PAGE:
Self portrait in a straw hat, by Elisabeth Vigee-LeBrun, 1782.
My in-laws had us over for American Thanksgiving. They cooked the turkey, mashed the potatoes, made the dessert and set the table. We ate enthusiastically. Somehow the conversation turned to refrigerators and freezers. My mother-in-law and I do not share views about how to keep them, a point I felt compelled to share (in the spirit of Thanksgiving?). On the drive home a letter began writing itself in my head.
Dear Mother of my husband (who has loved me full and well these seventeen years and then some),
Having shared so generously my thoughts about your freezers, it seems a fuller picture is in order. After lo these many years, perhaps the time has come to clarify.
Over all the years, almost without a moment of exception, I have found you a warm, generous, and open person. To a fault I find you hard working, dedicated and faithful. Do I find you a practical person? Not particularly, but practicality is overrated for the artistic temperament. I think it hinders mine and I envy your approach to all things art. I love your art. I love that all the arts are you, from poetry to paint to music.
There are moments when we are so different on a small thing that I can’t quite wrap my head around it. (Possibly this happens to you as well when the germ paranoia’s invade my psyche.) There are also moments when I think you understand my own attempts at art better than anyone I know. That in the places mostly without words we share a common core, our insides inhabited by unruly but not unpleasant muses.
You can keep buying freezers, and I’ll keep panicking about controlling contagious disease. Regardless, the years past of being family with you have been nothing but a privilege for me. I look forward to enjoying your company, conversation, insights, ideas, and inspirations for many years to come. Thanks for a wonderful Thanksgiving, take 2.
With love much more than I say,
Winterfrost by Missy Friedl-Shipley
I am a blip on the screen in the only place I could ever say I came from, not a hometown girl. We lived there six years. A little space in the grand scheme of things, but the time it takes to go from age 12 to 18 is a whole lot longer than that.
At graduation, I was all about leaving. (I didn’t know how the place where you say goodbye to childhood sticks to you.) The town was an ailing general store and a post office, a railroad track down the middle, and ten or so houses, maybe fifteen. A mile up the road was a church. The school bus was an education in chewing tobacco, sibling beatings, pregnancy, and girl fights.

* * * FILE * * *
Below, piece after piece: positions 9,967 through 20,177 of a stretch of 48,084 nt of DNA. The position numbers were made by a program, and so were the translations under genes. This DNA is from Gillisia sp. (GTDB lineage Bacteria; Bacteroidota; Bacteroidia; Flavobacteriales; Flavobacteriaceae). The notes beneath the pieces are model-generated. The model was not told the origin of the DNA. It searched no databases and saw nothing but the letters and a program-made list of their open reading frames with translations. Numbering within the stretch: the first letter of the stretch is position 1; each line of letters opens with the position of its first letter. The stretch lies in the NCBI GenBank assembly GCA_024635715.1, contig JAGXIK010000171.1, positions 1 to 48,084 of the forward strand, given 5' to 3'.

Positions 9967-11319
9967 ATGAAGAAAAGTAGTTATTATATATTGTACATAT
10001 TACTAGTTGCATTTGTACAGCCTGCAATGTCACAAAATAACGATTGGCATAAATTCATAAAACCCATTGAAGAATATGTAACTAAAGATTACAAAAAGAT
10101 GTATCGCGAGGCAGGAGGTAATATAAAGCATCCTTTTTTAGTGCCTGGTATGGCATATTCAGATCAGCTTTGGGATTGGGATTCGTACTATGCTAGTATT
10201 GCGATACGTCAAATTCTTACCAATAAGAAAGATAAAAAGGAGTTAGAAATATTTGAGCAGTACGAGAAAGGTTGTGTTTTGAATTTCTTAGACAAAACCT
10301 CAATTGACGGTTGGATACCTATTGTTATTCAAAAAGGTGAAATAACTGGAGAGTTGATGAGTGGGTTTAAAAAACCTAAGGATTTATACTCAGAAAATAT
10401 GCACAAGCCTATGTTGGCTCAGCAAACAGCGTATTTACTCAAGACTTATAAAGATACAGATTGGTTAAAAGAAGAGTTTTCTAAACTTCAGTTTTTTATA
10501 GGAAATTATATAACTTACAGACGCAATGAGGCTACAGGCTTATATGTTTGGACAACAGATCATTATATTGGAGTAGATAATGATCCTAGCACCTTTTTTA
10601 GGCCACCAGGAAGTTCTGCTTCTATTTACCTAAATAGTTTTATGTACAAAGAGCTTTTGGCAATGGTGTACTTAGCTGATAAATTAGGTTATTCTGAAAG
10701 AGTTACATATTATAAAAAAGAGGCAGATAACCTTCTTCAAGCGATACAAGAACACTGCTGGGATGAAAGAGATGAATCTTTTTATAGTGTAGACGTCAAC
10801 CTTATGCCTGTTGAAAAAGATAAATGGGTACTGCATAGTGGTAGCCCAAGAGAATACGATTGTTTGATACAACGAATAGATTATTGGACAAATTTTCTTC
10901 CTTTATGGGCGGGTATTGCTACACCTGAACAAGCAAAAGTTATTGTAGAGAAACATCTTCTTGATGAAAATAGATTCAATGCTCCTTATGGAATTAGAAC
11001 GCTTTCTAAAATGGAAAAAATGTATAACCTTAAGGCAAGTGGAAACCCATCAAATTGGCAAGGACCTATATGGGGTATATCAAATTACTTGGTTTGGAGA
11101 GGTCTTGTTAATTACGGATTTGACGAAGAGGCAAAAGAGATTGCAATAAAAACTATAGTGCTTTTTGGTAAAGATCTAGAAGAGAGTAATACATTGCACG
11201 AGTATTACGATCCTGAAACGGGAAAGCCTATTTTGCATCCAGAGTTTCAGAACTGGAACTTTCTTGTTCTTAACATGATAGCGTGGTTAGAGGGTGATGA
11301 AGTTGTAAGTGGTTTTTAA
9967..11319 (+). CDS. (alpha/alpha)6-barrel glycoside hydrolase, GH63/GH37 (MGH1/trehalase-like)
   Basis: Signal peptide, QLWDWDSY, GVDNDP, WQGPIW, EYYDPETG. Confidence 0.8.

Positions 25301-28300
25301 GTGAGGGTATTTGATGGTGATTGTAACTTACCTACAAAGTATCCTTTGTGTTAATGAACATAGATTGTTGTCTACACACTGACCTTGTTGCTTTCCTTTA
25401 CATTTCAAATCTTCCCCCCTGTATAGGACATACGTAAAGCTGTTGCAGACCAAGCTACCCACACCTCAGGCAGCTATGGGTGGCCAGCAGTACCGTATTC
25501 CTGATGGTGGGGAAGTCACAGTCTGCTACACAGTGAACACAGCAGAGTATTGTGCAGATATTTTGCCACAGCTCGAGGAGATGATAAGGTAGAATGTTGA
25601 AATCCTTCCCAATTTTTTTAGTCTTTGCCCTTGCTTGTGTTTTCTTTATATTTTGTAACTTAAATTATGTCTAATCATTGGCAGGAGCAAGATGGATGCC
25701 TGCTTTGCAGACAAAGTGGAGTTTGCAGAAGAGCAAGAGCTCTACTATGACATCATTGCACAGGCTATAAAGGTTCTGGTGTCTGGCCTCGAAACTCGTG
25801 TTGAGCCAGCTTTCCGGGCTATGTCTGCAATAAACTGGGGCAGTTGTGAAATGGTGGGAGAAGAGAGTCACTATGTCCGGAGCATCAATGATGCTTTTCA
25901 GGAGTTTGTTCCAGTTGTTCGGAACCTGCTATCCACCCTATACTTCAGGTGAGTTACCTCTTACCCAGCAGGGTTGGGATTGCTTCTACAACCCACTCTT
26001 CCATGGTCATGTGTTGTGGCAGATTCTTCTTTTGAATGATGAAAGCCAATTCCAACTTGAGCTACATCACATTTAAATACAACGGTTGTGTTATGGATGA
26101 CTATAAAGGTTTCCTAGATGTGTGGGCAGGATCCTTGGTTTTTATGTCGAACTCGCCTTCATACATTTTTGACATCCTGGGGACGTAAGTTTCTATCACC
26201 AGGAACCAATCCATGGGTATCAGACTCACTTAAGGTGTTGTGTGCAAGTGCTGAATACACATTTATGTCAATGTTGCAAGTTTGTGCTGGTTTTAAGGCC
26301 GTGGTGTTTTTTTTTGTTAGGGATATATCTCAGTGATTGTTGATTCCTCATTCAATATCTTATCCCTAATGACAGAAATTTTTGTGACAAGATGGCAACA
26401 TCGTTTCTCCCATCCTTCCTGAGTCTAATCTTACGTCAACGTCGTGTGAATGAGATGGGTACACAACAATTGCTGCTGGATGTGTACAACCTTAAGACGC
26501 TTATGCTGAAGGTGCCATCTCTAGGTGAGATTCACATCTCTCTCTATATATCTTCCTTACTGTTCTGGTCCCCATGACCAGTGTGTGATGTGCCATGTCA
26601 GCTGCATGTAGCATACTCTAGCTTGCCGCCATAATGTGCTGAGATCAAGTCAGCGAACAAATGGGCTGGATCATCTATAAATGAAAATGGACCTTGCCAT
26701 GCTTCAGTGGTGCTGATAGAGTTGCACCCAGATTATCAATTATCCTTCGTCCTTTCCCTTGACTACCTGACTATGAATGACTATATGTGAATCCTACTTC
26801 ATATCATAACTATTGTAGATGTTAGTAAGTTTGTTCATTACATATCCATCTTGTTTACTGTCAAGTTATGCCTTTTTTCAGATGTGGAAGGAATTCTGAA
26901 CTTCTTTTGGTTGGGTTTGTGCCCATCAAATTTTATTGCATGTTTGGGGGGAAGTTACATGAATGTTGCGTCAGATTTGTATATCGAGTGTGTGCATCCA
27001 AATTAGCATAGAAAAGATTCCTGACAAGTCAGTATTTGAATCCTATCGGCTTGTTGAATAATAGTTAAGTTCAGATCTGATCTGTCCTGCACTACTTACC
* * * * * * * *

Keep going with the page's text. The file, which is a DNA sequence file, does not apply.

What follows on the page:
I don’t belong here, I used to tell myself. Yet if I wanted some place to claim me now, it’s the only place that even might.
In grade ten, we had a writing class led by an eccentric teacher in her sixties, a writer herself. Outside of music, it was the only creative water I was offered to drink during those years. The rest I had to find myself.
In the fall I reconnected with an old friend. I lived in the preacher’s house at the top of the hill twenty-five years ago. She lived closer to the general store. We rode the same bus and took some of the same classes. We sang together in choir, but otherwise, we had different circles of friends. We were friendly acquaintances with a similar appreciation for humor.
We both hurt, but we never talked about it. I cried myself to sleep at the top of the hill, too self absorbed to note the torrents and rivers of tears washing from her soul down at the bottom. We are talking now as we didn’t then. I am a writer. She is a painter, a photographer, and who knows what else. I’m not convinced she’s finished becoming all that she is.
The name of her site is a good enough introduction to her humor. If want to see art that is beautiful, thought provoking, sometimes funny, and sometimes sad, check out Wigglebutt Studios on Facebook. I recommend it whether or not you’re an art person, and especially if you are.
How we two came from the barren soil of that place, I have no idea, but we did. Maybe seeds from tiny town aren’t so unlikely. Maybe they’re lucky. I’m from the same place as Missy Friedl-Shipley, for heaven’s sake.